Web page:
2. While #1 above focused on technology as a silver bullet for how the project was implemented, this one focuses on the silver bullet for what you are trying to implement.  As the title of this blog series states, we are focusing on habits that make technology projects more successful, and this is one is a fairly easy trap in which to fall.  The truth of the matter is, when it comes to technology products and platforms, one size doesn’t fit all.  As an example, let’s say you are implementing a new CRM platform across your entire organization.  Your company is not huge, and certainly isn’t overly complex, and you’ve heard that CRM is an enterprise platform - a suite of tools that can do nearly everything you need - and it will revolutionize your business!  Ah, therein lies the rub.  While CRM in and of itself is a wonderful tool, no one with a toolbox at their house, no matter how small or how few projects they do, only has a hammer in it.  I’m guessing there is also a screwdriver or two, and other miscellaneous gear.  The lesson is this – start with your business challenges, understand your processes, talk to your people, and then bring in a partner to help you navigate the technologies while aligning them with your organizational needs.  We’ve seen many companies try to use a single piece of technology to solve a half-dozen business issues, half of which are process issues and don’t need technology at all.  When you’re a hammer, everything looks like a nail.  One platform will not solve all your problems, so choose the right tool for the right job.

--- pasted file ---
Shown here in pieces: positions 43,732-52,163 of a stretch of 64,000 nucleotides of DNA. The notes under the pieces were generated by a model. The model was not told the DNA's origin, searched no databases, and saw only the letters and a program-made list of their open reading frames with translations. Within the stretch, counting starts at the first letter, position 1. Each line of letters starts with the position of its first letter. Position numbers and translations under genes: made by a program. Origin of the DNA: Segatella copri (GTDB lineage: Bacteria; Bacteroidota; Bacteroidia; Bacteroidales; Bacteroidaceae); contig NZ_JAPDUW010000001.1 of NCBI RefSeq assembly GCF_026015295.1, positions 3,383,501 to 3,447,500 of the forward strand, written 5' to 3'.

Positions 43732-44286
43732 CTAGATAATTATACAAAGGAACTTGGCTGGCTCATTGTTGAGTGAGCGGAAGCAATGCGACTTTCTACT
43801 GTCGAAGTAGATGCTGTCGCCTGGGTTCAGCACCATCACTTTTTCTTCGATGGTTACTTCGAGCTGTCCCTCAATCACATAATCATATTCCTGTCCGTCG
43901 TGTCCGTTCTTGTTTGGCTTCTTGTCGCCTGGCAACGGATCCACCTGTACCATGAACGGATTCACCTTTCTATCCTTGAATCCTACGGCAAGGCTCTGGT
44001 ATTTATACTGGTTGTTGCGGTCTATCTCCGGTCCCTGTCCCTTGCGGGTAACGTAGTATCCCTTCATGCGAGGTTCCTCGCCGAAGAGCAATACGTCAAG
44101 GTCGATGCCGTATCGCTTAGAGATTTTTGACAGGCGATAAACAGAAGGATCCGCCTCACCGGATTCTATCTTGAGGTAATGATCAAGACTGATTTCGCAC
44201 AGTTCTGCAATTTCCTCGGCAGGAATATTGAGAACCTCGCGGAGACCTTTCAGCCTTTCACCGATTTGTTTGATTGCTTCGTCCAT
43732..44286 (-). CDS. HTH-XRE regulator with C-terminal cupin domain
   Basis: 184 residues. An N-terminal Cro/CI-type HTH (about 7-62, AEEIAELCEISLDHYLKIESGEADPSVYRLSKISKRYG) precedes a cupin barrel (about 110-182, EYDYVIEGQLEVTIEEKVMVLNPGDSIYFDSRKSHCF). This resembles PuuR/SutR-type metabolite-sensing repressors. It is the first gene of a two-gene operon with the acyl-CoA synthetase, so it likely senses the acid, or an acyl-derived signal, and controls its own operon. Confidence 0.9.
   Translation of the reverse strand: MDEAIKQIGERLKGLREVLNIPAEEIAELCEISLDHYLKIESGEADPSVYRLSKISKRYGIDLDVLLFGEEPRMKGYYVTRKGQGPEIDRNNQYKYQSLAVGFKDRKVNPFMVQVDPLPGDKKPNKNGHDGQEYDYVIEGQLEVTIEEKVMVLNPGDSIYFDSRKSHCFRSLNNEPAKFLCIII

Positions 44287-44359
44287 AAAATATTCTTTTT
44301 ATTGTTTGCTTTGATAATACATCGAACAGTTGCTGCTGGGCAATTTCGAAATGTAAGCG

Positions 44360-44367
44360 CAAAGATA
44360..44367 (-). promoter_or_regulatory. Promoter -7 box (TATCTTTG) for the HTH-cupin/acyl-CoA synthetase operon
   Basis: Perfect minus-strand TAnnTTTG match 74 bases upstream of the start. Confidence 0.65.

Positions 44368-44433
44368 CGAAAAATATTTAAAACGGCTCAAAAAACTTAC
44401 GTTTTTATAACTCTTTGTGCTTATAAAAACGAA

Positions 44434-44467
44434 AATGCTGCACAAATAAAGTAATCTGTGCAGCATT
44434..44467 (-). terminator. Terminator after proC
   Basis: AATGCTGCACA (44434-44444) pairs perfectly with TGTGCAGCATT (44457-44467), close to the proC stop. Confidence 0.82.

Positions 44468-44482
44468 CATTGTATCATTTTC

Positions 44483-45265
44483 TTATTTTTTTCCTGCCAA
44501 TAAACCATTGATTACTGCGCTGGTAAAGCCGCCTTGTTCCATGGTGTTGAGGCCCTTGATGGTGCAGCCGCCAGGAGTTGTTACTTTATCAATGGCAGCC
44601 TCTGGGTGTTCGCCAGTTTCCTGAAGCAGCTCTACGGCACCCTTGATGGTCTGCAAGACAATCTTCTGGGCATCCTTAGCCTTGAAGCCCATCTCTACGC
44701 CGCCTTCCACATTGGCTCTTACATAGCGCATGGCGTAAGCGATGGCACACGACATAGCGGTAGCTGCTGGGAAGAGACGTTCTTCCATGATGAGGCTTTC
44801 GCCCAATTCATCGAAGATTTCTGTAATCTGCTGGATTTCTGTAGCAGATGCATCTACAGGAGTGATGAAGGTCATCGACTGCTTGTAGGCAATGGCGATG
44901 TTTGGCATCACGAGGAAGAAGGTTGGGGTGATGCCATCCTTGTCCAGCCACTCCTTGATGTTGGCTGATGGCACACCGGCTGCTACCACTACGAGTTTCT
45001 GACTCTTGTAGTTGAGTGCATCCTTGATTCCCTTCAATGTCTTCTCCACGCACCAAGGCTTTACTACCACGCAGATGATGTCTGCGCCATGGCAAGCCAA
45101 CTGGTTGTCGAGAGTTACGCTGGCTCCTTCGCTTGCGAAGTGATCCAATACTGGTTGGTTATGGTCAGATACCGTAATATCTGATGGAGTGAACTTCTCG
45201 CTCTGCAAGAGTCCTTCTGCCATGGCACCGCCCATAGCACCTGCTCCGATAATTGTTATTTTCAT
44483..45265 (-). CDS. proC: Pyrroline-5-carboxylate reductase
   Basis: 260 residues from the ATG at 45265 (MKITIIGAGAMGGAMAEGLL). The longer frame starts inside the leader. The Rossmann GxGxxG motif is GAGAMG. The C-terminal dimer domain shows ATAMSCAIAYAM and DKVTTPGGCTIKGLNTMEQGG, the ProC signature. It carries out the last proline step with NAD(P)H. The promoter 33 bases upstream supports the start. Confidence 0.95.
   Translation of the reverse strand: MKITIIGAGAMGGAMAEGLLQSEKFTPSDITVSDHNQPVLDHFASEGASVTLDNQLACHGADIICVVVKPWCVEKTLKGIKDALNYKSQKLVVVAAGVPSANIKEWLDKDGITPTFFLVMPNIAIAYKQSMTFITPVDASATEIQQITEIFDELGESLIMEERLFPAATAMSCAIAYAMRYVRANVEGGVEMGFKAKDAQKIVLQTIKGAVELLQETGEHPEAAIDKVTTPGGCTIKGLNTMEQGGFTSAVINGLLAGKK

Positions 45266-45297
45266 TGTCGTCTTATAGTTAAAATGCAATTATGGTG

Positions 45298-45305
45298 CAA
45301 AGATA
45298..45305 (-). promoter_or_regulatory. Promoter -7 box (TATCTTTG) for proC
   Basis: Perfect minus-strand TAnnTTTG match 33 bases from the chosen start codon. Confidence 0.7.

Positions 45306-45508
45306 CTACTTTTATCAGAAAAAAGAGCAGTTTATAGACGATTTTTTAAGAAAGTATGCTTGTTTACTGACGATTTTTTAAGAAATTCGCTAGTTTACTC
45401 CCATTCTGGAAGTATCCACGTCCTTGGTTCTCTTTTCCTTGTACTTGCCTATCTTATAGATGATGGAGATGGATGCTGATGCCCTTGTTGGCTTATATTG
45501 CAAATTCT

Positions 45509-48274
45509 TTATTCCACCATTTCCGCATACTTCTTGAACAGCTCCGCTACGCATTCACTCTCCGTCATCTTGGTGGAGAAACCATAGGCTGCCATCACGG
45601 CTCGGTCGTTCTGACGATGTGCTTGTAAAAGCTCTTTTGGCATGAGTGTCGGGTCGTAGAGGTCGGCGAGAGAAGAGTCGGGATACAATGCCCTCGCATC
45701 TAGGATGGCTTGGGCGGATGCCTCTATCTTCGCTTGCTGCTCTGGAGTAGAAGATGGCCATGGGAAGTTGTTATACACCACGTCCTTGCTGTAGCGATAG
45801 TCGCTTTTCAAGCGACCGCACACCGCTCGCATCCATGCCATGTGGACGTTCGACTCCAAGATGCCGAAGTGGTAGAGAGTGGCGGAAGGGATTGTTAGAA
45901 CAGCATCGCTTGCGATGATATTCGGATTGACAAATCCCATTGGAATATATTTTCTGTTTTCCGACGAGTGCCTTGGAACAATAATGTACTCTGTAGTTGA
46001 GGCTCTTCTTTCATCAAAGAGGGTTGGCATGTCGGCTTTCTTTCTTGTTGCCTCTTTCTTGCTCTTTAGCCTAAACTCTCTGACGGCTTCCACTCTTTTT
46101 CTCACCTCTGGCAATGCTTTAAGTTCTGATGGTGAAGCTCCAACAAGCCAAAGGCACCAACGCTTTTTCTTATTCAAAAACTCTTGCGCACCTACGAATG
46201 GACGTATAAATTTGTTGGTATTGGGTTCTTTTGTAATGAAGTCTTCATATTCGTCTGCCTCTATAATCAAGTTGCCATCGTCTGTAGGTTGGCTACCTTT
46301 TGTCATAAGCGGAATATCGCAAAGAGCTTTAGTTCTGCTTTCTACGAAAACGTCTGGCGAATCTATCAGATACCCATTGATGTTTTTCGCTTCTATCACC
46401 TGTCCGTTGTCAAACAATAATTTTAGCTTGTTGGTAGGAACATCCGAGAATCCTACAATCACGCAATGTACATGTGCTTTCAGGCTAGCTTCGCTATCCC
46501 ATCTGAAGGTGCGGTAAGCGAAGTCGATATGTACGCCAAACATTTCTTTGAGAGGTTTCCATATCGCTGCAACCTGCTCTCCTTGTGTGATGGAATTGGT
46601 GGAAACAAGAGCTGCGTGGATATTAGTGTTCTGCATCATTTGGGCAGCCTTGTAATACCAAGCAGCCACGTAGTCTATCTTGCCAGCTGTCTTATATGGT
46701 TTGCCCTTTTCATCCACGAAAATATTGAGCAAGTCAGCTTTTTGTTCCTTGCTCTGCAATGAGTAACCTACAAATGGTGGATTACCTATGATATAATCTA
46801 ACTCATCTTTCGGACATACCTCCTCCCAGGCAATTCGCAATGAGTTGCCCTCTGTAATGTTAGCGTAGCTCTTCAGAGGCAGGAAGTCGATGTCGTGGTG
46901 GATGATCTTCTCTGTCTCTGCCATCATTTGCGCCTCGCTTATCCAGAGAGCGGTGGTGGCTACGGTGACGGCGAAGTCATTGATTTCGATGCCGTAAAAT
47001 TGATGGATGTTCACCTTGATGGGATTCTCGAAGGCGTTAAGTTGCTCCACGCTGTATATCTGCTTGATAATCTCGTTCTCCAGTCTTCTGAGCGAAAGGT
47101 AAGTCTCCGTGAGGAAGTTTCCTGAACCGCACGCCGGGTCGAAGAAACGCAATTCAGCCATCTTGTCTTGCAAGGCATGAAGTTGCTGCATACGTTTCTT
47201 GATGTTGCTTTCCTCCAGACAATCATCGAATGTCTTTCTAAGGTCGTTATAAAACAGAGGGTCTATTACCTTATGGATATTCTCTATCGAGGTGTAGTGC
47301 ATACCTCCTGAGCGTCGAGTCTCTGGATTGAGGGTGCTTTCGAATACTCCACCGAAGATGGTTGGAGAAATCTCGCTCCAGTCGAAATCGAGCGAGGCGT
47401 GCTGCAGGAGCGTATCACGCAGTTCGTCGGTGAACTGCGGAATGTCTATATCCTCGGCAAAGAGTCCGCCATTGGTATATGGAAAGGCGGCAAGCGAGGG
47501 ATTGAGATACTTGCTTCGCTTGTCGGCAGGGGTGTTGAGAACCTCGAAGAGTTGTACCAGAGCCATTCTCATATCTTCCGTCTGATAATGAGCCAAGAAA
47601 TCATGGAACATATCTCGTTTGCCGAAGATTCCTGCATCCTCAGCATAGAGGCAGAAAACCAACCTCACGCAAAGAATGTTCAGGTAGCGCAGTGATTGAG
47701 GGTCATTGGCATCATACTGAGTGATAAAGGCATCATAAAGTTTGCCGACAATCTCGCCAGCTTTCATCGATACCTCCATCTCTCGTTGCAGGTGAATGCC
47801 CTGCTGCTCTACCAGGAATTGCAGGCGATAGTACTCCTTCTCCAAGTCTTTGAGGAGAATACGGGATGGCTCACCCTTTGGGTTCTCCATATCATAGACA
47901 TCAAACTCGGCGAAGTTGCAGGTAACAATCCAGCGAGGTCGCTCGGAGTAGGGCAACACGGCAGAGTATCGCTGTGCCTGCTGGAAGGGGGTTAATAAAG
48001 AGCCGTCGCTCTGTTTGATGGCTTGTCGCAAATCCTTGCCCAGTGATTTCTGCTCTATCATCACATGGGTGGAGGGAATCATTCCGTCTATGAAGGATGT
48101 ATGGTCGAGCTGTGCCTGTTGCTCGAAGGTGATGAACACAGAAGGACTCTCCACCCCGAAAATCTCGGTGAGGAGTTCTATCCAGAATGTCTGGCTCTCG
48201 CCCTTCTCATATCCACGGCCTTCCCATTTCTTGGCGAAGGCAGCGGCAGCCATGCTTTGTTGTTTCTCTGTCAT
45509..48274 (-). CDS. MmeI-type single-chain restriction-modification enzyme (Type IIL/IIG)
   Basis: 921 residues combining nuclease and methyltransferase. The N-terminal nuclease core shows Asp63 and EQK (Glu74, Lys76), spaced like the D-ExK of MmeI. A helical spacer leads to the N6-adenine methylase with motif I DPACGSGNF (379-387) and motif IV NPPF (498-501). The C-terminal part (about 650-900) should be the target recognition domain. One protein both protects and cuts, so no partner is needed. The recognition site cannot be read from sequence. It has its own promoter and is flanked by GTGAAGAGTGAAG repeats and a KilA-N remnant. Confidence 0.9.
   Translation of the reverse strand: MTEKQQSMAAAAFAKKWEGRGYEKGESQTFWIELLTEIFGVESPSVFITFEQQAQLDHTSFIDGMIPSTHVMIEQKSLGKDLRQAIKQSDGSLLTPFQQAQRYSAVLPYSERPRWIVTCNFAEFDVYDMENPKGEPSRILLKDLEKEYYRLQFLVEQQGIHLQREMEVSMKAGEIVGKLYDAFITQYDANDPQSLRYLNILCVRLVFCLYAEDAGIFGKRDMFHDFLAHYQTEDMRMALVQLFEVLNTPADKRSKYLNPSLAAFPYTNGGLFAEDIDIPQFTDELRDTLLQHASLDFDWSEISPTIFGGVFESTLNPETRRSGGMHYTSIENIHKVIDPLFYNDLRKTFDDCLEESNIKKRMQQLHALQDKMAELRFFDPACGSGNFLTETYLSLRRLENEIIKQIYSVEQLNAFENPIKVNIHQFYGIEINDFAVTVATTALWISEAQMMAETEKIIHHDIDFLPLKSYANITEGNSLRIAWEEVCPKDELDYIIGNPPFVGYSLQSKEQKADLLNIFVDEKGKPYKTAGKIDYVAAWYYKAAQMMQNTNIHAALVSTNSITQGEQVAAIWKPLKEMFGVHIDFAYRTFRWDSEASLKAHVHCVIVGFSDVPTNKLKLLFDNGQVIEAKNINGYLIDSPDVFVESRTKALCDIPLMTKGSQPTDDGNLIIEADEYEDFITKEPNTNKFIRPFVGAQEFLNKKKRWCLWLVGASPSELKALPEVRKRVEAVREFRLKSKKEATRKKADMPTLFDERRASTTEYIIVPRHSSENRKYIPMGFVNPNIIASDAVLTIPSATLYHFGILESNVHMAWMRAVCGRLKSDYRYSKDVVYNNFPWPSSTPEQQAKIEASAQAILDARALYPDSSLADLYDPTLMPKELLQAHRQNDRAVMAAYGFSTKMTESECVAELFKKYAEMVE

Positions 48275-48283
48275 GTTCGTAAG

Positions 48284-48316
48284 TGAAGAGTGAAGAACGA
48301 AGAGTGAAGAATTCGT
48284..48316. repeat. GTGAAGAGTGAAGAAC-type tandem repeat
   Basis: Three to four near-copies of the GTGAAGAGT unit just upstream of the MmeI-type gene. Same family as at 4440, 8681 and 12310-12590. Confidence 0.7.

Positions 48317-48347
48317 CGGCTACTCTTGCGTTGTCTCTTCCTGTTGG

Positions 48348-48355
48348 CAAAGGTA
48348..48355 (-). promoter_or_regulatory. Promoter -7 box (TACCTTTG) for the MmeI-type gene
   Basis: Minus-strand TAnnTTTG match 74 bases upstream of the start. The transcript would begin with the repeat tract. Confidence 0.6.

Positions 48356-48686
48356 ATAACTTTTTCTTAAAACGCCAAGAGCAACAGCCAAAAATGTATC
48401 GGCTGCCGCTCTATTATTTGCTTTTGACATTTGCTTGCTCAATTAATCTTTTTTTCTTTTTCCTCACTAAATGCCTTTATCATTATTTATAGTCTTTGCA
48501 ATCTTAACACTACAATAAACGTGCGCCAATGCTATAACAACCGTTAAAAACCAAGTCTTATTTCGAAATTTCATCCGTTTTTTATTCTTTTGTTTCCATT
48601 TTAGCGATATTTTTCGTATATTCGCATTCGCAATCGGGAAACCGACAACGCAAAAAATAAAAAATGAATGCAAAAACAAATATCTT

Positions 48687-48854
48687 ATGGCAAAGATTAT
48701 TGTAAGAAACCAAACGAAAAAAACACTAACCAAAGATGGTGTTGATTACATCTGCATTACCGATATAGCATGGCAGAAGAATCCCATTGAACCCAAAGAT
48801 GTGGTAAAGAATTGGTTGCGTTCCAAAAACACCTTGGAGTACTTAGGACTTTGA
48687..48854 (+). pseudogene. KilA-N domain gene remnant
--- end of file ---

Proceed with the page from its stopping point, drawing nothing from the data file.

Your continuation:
In closing, I wanted to share a quick story from the education world, to show how technology can be a part of the solution, but is not the only solution.  A few decades ago, when Microsoft PowerPoint began to be used in the classroom, teachers started to use the technology in very different ways.  A few teachers learned the ins and outs of PowerPoint to integrate animations, pictures, and other games into their presentations, which as you can imagine greatly enriched the experience for students and kept their attention (i.e. helped them learn).  In contrast, a few other teachers simply decided to type all of their lesson plans and notes into slides, hundreds of them, and then proceed to read verbatim from the screen.  Want to guess what this did for students?  You guessed it, students were bored and unengaged and as a result, grades went down.  The moral of the story is this – technology is amazing, one of the best things we have, but it can never, and should never replace smart people, effective processes, and a clear vision for the goals the technology is to achieve.

I hope this fourth habit has been helpful and relevant.  Again, the goal is to keep these short and sweet, so my desire is that you will be able to take away a few nuggets of wisdom and experience from this series.  Stay tuned for habit five next week!